As big-tech layoffs pile up, betting against the sector is becoming more popular, as evidenced by flows of $913.74 million into the ProShares UltraPro Short QQQ (NASDAQ: SQQ) so far this month.
This exchange-traded fund seeks daily investment results before fees and expenses, corresponding to three times the inverse of the daily performance of the Nasdaq 100 Index. That index is tracked by the widely held Invesco QQQ Trust (NASDAQ: QQQ), whose largest components include Apple Inc. (NASDAQ: AAPL), Microsoft Corporation (NASDAQ: MSFT), Amazon.com Inc (NASDAQ: AMZN), Alphabet Inc (NASDAQ: GOOGL), NVIDIA Corporation (NASDAQ: NVDA), Tesla Inc. (NASDAQ: TSLA) and Meta Platforms Inc (NASDAQ: META).
Of those companies, Microsoft, Amazon, Google, and Meta laid off workers in recent months and weeks. Tesla laid off employees in June and is rumored to be slashing more jobs this quarter.
Although the QQQ ETF also has significant holdings in other sectors, including communications services, consumer discretionary, consumer staples, and healthcare, tech dominates. That sector was trounced over the past year, with the Technology Select Sector SPDR Fund (NYSEARCA: XLK) posting a one-year decline of 12.96%.
Recent rallies improve that performance in tech. The XLK ETF has gained 8.35% in the past three months and 7.95% in January.
Last year, the ETF posted a 27.73% decline.
Do Layoffs Mean Tech Is Doomed In 2023?
So if tech is back in rally mode (partially driven by the layoffs, which result in cost cuts, which can improve the bottom line), why are investors and traders flocking into an ETF that shorts the tech-laden Nasdaq 100 index?
It may be partly an incorrect perception that layoffs, especially at a time of high inflation and seemingly non-stop media chatter about a recession, mean big tech will fall hard again in 2023, and investors want to get ahead of that decline.
But investing in an inverse ETF, especially one that seeks three times the inverse of its benchmark index, is a riskier proposition than it may seem.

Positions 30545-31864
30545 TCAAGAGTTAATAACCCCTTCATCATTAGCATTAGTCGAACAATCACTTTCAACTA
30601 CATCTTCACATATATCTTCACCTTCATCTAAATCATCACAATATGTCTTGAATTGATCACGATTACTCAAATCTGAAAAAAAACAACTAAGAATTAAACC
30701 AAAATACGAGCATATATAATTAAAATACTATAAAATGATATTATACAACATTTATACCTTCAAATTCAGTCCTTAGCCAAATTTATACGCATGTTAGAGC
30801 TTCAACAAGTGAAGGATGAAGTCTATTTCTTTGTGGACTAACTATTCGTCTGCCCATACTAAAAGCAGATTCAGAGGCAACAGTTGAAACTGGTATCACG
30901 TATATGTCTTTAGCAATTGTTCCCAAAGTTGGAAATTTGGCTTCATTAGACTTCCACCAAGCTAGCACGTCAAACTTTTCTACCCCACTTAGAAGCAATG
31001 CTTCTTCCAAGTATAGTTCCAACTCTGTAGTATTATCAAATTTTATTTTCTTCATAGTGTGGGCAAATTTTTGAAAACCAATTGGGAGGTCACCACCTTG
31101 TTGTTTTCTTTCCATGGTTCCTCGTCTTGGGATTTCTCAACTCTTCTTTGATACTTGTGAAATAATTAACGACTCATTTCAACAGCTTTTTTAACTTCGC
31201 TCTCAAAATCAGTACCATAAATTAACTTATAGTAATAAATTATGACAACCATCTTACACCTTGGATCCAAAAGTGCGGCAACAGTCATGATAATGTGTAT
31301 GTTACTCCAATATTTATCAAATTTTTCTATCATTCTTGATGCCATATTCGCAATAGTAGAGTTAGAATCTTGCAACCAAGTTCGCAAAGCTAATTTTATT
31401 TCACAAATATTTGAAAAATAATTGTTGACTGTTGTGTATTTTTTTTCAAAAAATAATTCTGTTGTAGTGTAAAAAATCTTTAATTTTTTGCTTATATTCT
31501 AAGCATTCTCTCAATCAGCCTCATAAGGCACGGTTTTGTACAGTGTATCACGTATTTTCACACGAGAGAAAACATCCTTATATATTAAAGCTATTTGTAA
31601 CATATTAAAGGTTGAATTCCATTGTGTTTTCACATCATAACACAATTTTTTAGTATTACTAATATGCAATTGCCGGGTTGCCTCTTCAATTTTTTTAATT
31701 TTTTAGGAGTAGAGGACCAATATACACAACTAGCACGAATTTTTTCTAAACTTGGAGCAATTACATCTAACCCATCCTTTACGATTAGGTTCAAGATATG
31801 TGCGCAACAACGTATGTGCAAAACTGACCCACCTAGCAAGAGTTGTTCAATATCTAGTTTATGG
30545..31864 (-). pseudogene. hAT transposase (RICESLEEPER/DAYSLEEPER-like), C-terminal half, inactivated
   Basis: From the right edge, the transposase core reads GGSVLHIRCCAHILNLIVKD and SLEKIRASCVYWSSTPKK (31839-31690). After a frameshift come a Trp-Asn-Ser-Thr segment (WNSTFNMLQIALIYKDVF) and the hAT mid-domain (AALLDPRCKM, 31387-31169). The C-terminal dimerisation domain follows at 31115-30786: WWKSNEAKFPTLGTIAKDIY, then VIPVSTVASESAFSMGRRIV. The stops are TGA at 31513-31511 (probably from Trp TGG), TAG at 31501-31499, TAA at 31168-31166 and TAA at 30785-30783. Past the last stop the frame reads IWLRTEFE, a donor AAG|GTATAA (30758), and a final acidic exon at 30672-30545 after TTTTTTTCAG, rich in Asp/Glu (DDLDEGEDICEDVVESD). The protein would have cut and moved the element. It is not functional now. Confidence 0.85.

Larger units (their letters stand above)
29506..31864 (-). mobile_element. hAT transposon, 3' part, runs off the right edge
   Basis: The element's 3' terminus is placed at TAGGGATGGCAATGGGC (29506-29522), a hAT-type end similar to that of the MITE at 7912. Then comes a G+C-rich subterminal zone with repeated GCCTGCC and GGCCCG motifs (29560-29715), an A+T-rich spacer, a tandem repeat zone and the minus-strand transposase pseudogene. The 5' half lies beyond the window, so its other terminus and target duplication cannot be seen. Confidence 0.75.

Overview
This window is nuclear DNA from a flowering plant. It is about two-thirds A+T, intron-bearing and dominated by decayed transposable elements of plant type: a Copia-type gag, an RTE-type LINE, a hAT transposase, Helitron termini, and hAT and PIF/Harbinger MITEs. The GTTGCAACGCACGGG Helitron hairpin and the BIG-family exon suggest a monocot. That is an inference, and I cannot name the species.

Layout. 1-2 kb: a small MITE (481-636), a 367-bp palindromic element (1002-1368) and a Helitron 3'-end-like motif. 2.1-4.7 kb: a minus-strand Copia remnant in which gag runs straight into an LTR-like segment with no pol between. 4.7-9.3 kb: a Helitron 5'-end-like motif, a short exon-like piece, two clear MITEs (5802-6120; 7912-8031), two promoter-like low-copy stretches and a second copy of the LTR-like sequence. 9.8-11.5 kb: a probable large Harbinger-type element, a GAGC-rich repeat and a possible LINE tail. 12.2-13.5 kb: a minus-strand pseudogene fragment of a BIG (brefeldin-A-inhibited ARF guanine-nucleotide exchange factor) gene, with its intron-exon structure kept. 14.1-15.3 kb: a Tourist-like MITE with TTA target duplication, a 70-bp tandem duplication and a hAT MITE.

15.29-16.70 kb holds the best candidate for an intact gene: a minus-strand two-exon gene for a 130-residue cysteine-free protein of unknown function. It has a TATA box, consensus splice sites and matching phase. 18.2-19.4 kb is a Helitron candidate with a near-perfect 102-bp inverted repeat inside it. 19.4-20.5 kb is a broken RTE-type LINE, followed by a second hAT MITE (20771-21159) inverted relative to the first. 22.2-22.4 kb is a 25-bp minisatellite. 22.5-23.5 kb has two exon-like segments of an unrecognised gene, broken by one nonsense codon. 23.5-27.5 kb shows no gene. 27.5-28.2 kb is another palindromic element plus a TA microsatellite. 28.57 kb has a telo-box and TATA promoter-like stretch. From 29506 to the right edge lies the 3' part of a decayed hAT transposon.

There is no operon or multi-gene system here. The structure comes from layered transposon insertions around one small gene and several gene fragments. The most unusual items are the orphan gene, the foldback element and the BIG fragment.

Even fund sponsor ProShares, in its summary prospectus, cautions: “The Fund presents different risks than other types of funds. The Fund uses leverage and is riskier than similarly benchmarked funds that do not use leverage.
The Fund may not be suitable for all investors and should be used only by knowledgeable investors who understand the consequences of seeking daily inverse leveraged (-3x) investment results of the Index, including the impact of compounding on Fund performance.”
Like many warnings, that one likely goes unheeded.
ProShares is saying that the SQQQ ETF is a vehicle for timing the market. Your timing has to be on point to profit from anything designed as a trade. Just because the broader Nasdaq is turning south, the SQQQ is not guaranteed to rise.
Daily Rebalancing May Result In Performance Drift
Because a leveraged instrument like SQQQ uses derivatives to achieve its objective, there will be some beta slippage, the term for multi-day tracking inefficiencies. Here’s what that means: Leveraged funds must rebalance at intervals determined by the fund objective. As a daily leveraged fun, SQQQ rebalances its holdings after each market close to keep aligned with its benchmark. While that part makes sense, it also causes drift from the underlying index, which doesn’t rebalance as regularly.
That means a daily loss or gain may not be what the fund buyer thinks it should be relative to the Nasdaq 100’s performance.
Investors must also be prepared for wider spreads on the SQQQ or any other leveraged 3X ETF. For example, as you can see on their charts, on January 23 the spread between the daily high and low price of the QQQ was almost 2.6%; on the SQQQ it was almost 7.9%. That’s the “three times the inverse of daily performance” objective at work.
Unlike a widely used benchmark index, such as the Nasdaq 100, long-term performance for SQQQ or any inverse index, is irrelevant. The underlying index performance gives you a gauge of how particular asset classes are faring. The performance of its inverse tells you how the bundle of derivatives, designed to provide the inverse of a benchmark, has performed.
The upshot is: Be cautious when investing in SQQQ or any 3X leveraged ETF. Understand that it’s specifically designed to be a short-term trading instrument. It’s not meant to buy and hold, and you must be prepared to monitor its performance daily and also have some luck (not skill) with guessing where the market will be headed in every session.